Quantcast
Senator Plummer introduces strong ethics legislation involving the gaming industry

Senator Plummer introduces strong ethics legislation involving the gaming industry

54th District Republican State Senator Jason Plummer has filed legislation that severely curtails the ability of lawmakers and staff of the Illinois General Assembly from having ownership in, or being compensated by, the gaming industry while in office.

Senate Bill 2318, filed by Senator Plummer on Monday, is part of a package of ethics bills Plummer has worked on to address some of the serious conflicts of interest that presently can exist between lawmakers and industries over which they hold significant influence.

Plummer says if the average Illinois citizen knew their elected officials were making laws to create and expand protected industries from which they are themselves earning money, they would be disgusted.  But Plummer says that’s what happening and it needs to stop, immediately.

“If we’re going to restore the trust of the people of Illinois in their state government we have to make sure strong and independent voices exist to represent the reform measures that, while maybe not popular among the political class, are common sense and necessary to fix our broken system,” Plummer said.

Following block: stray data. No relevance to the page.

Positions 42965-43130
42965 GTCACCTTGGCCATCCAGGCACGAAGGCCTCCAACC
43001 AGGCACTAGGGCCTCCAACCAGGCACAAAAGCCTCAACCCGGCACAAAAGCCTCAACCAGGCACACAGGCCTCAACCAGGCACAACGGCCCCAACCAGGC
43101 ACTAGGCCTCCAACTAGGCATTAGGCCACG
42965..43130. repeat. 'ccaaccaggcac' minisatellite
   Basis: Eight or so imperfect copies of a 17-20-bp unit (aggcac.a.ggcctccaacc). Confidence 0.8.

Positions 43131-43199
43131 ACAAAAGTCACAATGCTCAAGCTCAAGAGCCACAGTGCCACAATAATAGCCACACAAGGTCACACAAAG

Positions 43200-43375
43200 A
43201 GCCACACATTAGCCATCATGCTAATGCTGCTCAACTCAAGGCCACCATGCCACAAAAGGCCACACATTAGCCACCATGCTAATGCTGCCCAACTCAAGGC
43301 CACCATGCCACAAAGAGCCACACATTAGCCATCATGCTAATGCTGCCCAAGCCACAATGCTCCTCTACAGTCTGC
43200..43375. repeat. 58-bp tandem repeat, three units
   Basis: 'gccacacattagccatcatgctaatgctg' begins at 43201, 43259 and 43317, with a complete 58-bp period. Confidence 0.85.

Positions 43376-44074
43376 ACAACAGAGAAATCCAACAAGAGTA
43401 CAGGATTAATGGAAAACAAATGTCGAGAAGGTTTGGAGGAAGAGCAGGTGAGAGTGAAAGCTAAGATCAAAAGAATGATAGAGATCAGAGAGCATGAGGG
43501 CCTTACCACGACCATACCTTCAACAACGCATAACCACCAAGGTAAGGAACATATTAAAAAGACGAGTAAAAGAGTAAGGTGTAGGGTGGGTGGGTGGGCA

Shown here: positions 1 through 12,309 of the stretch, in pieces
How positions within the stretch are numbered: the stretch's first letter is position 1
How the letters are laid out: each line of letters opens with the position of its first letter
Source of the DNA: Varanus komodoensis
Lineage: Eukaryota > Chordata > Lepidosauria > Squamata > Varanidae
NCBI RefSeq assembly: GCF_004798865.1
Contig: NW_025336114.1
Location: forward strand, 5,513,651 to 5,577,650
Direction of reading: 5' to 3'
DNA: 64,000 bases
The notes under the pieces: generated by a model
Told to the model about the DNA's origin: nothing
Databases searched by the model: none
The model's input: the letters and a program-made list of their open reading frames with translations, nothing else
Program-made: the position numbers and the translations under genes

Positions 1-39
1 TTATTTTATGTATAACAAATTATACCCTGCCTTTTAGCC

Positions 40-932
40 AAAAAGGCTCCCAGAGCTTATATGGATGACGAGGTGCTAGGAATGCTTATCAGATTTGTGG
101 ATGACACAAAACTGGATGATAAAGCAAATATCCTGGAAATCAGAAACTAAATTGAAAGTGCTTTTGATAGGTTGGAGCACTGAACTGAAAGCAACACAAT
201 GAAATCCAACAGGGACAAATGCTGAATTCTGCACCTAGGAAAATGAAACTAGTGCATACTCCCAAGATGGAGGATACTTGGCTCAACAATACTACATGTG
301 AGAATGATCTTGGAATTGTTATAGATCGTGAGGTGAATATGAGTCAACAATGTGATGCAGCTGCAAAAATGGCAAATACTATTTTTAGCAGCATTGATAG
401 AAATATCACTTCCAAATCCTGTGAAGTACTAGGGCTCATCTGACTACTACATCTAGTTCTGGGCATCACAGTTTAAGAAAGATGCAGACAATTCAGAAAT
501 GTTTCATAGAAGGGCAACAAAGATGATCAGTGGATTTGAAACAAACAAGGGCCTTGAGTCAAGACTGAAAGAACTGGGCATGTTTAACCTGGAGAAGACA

SB 2318 would specifically bar members of the General Assembly and their immediate family, as well as the staff of the General Assembly and their immediate family, from holding an ownership interest in a privately held gaming enterprise or business.  It will also bar the same groups of people from holding anything more than a passive interest in any publicly traded gaming enterprise.  In addition, the legislation would bar members and staff of the General Assembly and the immediate families of both groups from receiving any form of compensation for services rendered to or employment with any gaming enterprise or business.

“Illinoisans know right and wrong.  Their lawmakers should know right and wrong, too,” said Plummer.  “In a perfect world, politicians wouldn’t use their positions to profiteer, but Illinois, as we all know, is not a perfect world.  Significant ethics reform is badly needed in Springfield and I look forward to working with legislators from across the state and across the political spectrum to address these violations of the public trust and restore confidence in our state government.”